Potential pitfalls of using ePassport gates ('eGates') when entering the UK

Potential pitfalls of using ePassport gates ('eGates') when entering the UK

Potential pitfalls of using ePassport gates (eGates) when entering the UK

Nationals of an EU country, Australia, Canada, Iceland, Japan, Liechtenstein, New Zealand, Norway, Singapore, South Korea, Switzerland or the USA (as well as British nationals) are able to use an eGate when they arrive in the UK as long as they have a biometric passport and are at least 12 years old. 

This is generally a welcome move as in most cases the queue for the eGates moves more quickly.  However, this means that the individual’s passport is not endorsed on entry to the UK and this may have several unintended consequences.

Business visitors

Those coming to the UK as a visitor (including business visitors) must spend less than 6 months out of every 12 months in the UK.  In addition, they must not be ‘living’ in the UK for extended periods through frequent or successive visits and, broadly, they may not work whilst in the UK. Generally the Home Office starts to ask additional questions where a person enters the UK frequently or for longer periods.

When individuals enter the UK using an eGate their passports are not stamped. Further, following a recent change in procedure, Border Force officials are no longer stamping visit leave for nationals of Australia, Canada, Japan, New Zealand, Singapore, South Korea and the USA even if they approach an immigration officer and do not use an eGate.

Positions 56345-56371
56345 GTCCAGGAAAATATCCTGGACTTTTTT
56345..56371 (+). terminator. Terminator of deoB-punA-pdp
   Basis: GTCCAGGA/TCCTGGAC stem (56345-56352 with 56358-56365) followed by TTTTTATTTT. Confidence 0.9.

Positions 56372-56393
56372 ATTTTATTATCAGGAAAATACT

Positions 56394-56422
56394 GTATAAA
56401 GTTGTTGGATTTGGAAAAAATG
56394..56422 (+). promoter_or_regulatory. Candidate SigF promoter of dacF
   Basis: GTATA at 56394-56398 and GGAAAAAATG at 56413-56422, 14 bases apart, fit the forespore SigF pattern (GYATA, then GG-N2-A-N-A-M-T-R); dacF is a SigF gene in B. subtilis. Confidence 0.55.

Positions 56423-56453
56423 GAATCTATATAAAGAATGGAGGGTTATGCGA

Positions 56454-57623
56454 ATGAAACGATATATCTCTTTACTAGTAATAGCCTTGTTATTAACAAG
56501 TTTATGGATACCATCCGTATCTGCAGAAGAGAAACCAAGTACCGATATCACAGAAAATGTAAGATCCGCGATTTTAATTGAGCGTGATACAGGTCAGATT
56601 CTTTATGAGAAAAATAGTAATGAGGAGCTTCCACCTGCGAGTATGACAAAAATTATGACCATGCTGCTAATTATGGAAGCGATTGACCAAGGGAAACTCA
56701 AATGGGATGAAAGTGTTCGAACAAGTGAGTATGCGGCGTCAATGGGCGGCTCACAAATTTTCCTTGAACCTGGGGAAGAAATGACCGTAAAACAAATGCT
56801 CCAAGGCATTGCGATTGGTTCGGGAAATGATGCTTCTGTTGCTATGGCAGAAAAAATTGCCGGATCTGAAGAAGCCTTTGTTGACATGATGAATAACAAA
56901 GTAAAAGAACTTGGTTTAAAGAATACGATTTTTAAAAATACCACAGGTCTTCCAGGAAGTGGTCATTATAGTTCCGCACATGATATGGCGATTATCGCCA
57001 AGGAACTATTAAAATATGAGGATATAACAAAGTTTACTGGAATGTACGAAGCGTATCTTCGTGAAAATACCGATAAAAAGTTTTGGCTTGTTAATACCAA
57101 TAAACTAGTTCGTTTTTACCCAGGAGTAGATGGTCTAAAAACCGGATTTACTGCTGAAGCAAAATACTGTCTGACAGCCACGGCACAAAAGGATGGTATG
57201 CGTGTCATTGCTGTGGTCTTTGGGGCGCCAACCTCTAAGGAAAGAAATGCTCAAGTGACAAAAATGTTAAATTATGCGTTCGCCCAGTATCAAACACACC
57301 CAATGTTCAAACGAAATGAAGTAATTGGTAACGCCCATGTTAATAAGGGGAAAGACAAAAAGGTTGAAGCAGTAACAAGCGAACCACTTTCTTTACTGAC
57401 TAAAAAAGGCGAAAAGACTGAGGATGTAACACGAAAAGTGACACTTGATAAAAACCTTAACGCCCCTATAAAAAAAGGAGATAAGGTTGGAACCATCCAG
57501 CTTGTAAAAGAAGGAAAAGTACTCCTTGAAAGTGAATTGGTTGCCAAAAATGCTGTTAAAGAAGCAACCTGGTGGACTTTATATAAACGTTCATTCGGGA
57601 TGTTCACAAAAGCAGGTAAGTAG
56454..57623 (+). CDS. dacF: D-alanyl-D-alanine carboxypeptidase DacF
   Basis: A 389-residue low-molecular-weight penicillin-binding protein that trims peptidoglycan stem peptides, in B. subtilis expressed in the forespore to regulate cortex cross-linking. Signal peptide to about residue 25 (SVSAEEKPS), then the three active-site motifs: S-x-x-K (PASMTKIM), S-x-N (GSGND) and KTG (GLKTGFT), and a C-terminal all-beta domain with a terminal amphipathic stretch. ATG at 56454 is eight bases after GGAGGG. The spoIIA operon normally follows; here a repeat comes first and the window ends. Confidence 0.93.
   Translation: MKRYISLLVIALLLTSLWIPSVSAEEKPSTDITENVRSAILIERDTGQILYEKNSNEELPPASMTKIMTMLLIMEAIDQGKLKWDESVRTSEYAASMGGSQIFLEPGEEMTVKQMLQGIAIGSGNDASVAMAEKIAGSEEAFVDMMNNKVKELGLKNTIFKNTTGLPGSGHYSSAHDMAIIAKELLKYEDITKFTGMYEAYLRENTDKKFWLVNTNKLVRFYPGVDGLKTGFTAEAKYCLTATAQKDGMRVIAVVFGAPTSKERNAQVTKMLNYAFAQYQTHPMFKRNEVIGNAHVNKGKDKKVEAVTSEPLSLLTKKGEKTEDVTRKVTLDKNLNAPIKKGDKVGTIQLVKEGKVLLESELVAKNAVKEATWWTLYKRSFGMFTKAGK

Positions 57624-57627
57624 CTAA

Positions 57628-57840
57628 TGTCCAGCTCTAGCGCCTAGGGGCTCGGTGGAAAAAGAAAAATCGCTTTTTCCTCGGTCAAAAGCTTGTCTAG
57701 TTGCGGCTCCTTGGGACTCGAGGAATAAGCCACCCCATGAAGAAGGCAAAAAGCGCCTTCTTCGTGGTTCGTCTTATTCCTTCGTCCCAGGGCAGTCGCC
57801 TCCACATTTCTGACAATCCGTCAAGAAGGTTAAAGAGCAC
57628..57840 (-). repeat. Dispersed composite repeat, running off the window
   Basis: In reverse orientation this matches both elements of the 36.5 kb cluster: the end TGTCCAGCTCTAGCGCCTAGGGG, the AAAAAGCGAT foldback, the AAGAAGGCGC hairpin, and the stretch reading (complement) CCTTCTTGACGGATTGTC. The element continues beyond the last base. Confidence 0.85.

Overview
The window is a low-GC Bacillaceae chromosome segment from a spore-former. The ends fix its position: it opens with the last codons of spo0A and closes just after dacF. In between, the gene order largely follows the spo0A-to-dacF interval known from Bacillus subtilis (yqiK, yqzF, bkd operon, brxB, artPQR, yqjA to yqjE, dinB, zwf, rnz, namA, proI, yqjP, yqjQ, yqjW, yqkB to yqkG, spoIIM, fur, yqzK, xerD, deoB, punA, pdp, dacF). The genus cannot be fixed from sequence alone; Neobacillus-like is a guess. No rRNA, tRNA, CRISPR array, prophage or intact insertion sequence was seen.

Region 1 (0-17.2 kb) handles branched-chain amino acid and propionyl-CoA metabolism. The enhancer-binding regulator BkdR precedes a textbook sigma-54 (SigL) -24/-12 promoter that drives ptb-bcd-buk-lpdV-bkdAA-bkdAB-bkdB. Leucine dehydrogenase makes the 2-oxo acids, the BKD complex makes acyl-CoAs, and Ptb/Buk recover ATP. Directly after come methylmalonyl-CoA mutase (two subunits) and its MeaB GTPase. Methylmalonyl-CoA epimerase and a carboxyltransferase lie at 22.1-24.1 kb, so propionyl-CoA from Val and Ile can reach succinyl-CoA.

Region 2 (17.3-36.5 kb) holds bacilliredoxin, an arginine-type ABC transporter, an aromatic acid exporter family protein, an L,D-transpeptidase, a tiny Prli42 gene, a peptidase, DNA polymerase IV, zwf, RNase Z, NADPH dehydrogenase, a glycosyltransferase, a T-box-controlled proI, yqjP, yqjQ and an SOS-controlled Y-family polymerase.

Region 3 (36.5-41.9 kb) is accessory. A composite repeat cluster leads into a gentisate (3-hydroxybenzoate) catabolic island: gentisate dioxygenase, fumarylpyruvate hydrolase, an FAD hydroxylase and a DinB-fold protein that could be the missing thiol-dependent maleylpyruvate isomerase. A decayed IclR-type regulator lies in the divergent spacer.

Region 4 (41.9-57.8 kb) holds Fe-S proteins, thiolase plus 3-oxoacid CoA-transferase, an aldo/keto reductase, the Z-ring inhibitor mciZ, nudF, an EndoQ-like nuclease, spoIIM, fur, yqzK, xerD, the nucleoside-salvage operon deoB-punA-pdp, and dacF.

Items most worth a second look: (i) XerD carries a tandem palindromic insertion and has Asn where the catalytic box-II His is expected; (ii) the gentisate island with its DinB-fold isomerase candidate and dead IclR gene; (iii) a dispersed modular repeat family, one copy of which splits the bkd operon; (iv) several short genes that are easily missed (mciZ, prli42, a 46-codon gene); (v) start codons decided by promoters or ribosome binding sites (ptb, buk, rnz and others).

This means that individuals may not be made aware of the restrictions which apply to visitors e.g. that they must not spend more than 6 months in any 12 month period in the UK and they may inadvertently breach their conditions. 

Further, many individuals and employers track visits to the UK for both tax and immigration purposes and historically passport stamps have been one key way to evidence when someone entered the UK and to keep a record of trips to the UK.  Individuals should therefore ensure that they now keep a separate log of their trips to the UK and we recommend they also retain their boarding passes as evidence of when they entered and left the UK.  EEA and Swiss nationals should also keep these documents to show they entered the UK before we left the EU.

Entering the UK under other immigration categories

Once again, if an individual enters the UK using an eGate their passport will not be stamped.  When a person first enters the UK under a particular immigration category (such as Tier 2 or Tier 1 (Investor)) we strongly recommend that they do not use an eGate and that they speak to an immigration officer and ensure their passport is stamped to show their entry to the UK.  It may be important for a number of reasons to be able to evidence when the person first entered the UK under a particular immigration category.

The Home Office also advises individuals not to use eGates if they are coming to the UK:

  • for short term study of up to 6 months
  • with a Tier 5 Creative and Sporting Certificate of Sponsorship for short-term assignments (up to 3 months)
  • to carry out Permitted Paid Engagements
  • as the family member of an EEA national seeking to join them permanently in the UK.

When subsequently returning to the UK, migrants may choose to use the eGate but they should ensure that they keep a log of all absences from the UK (including departure date, date of return, country visited and reason for absence). This may be needed for tax purposes. Details of absences will also be needed if the individual later applies for settlement and possibly when applying for settled status.

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